Comment by Ben Wilson — December 8, 2011 @ 11:28 am

  21. “The ability to answer questions without saying anything meaningful is held in high regard by media elites like Edwards, but I’m not sure it’s actually that attractive to voters”

    Stammering when flustered and drifting off on tangents isn’t either. It appears those in the Shearer camp are those who are at a loss to explain Key popularity and therefore assume it must just be the uplifitng backstory or apparent lack of pretention must be what appeals. So they think if they find a candidate who ticks both of those boxes Labour is away. Trying to “out key” key is doomed to fail and worse still shows disturbingly condescending attitude to the electorate. When Shearer has the near unanamous endorsement of the right don’t you have ask yourself why?

    Comment by CB — December 8, 2011 @ 1:32 pm

  22. >Trying to “out key” key is doomed to fail and worse still shows disturbingly condescending attitude to the electorate.

    My sentiments exactly. Indeed, my words, I think.

    Comment by Ben Wilson — December 8, 2011 @ 1:44 pm

  23. When it comes to two guys who look and sound like Key http://www.youtube.com/watch?v=NJcj_smv2h0

    Comment by Ben Wilson — December 8, 2011 @ 1:48 pm

  24. my understanding is that Edwards only got involved with media training Goff towards the very end of his tenure, you know, the part when he started getting good and his leadership popularity rating jumped up.
    feel free to provide evidence to the contrary

    Comment by the sprout — December 8, 2011 @ 2:21 pm

  25. And then there are those of us who have been telling people since before Key beat Clark in that 2008 election debate why he would be an effective and dangerous PM, and that folk shouldn’t underestimate him just because he has poor diction and a tenuous grasp on policy detail.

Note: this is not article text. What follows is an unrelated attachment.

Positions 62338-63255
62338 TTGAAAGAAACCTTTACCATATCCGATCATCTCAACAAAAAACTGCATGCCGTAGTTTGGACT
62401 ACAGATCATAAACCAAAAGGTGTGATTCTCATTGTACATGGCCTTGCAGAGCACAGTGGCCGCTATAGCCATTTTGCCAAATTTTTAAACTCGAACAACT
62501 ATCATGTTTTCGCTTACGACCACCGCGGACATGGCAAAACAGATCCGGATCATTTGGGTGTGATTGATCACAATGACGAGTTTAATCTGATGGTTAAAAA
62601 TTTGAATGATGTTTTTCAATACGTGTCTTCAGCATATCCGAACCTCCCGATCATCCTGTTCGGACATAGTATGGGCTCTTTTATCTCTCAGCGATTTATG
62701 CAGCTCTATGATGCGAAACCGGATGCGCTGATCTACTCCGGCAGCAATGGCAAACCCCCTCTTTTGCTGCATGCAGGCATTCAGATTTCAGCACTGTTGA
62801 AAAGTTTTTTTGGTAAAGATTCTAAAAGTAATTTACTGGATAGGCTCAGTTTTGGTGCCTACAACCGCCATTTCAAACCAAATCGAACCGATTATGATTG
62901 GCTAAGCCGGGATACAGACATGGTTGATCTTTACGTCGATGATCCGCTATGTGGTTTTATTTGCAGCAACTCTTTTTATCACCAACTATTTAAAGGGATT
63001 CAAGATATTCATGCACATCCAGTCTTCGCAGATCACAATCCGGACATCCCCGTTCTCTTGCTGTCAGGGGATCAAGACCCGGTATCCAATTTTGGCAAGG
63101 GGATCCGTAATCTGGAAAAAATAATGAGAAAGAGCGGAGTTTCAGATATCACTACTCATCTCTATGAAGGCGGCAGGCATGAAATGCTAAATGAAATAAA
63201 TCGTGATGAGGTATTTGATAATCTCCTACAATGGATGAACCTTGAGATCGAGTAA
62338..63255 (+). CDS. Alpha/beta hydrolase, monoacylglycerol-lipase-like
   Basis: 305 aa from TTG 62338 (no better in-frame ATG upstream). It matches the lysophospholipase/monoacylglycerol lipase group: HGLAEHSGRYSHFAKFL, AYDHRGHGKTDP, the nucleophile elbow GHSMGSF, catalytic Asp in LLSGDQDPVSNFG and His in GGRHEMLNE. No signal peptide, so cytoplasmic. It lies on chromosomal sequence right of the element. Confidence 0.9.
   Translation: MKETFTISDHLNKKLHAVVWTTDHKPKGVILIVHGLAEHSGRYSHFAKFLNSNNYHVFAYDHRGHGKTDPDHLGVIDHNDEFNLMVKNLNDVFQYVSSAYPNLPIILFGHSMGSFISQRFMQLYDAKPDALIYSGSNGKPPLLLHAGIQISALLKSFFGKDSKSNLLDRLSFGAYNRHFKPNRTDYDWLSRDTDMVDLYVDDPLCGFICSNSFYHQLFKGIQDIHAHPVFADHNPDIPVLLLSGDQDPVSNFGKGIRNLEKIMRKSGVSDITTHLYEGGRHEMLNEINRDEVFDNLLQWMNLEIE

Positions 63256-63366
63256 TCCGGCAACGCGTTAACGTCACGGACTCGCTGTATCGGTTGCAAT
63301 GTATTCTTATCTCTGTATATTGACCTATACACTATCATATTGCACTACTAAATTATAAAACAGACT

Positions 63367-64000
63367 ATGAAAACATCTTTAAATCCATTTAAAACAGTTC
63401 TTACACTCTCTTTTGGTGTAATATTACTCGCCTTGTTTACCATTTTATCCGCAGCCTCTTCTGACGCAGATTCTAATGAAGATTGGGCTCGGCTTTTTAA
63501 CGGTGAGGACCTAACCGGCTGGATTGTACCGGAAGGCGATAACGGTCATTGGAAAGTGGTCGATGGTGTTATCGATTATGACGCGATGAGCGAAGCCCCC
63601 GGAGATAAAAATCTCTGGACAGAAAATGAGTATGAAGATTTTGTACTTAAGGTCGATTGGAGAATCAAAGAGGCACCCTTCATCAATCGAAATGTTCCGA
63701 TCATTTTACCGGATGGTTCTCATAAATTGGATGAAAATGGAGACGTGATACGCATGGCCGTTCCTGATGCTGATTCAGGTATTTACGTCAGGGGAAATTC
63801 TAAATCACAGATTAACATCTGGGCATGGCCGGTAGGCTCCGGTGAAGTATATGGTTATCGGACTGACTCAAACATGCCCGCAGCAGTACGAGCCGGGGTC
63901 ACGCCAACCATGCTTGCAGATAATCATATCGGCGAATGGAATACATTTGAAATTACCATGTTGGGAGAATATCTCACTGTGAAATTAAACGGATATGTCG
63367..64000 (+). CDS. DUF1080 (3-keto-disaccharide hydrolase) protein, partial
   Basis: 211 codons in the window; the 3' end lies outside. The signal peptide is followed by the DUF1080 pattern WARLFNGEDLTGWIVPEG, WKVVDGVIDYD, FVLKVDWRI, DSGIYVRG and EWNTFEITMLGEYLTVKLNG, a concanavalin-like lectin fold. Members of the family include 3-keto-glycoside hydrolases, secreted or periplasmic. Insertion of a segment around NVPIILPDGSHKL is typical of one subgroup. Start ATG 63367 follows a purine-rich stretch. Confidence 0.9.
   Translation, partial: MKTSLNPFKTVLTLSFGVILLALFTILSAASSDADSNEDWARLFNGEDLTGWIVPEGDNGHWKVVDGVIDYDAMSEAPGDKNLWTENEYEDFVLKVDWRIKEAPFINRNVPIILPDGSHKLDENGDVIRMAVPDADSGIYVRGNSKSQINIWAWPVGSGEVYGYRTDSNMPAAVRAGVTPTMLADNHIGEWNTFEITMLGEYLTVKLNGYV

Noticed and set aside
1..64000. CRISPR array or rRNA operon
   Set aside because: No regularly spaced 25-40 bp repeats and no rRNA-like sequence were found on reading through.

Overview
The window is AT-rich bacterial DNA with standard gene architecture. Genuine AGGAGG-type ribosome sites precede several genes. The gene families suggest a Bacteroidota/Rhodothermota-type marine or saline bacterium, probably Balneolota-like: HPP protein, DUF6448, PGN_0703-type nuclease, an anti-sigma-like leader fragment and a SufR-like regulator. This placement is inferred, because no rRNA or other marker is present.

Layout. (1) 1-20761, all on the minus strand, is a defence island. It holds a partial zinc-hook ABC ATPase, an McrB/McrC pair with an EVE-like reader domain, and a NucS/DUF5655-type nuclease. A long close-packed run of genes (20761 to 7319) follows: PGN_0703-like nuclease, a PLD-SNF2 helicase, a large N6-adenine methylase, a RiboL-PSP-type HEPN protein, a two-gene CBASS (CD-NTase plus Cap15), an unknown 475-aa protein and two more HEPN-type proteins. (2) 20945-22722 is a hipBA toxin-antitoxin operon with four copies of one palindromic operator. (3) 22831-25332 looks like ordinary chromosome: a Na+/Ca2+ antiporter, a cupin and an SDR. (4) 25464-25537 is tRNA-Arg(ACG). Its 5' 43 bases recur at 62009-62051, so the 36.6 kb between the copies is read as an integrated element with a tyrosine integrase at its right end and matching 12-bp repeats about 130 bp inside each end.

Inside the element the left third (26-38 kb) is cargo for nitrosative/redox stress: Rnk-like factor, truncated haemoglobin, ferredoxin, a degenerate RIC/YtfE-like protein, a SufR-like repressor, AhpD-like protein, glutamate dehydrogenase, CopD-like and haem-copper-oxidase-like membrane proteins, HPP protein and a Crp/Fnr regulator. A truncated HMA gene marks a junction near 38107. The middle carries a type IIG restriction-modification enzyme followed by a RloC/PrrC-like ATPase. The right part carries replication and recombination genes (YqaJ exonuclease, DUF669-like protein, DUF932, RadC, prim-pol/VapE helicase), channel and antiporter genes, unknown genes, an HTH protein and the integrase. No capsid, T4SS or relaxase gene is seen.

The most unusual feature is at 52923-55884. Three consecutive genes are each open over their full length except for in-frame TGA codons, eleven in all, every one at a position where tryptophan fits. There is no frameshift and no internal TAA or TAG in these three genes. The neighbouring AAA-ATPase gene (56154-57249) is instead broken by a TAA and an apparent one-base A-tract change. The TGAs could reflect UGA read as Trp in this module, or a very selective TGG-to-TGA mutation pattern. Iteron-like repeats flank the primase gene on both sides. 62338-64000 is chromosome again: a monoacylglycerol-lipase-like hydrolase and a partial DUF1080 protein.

This argument by Team Cunliffe supporters that Shearer is just like Key, a bumbling nobody because he can’t talk the hind leg off a donkey, misunderstands the job description. The eventual Labour leader — and any party leader, really — has to master (at least) two very distinct sets of tasks: first, he has to establish an organisational, political and policy strategy and forge a party of egomaniacal individuals not of his choosing into a coherent and effective unit to enact it; and second, he has to persuade opinion leaders, party members and ultimately voters that he can and should run the country.

    These look similar but require very different skill-sets. It’s very easy to mistake failure at one for failure at the other. very few leaders are strong in both; most are strong only in one, and many can do neither to the required (very high) standard. I think Goff had the latter but not the former; Hide also. English had the former but not the latter. Clark had both, but she started with only the former set of skills. Key, likewise, started with only the former and developed the latter, and the result is an extremely capable National party that was one teabag from breaking all the records at the past election. Cunliffe, on paper, has the second set of skills but it is not clear these can be translated into public appeal. And he seems to lack sufficient support in caucus to make a strong play at the task of reforming the Labour party. Shearer lacks many of the skills for the latter task but these can be learned, and based on his CV he has the experience required for the former task of reforming the party in spades. That task is the really crucial one here — Winston Peters demonstrates that it’s no use being a great retail politician when your product is fundamentally broken.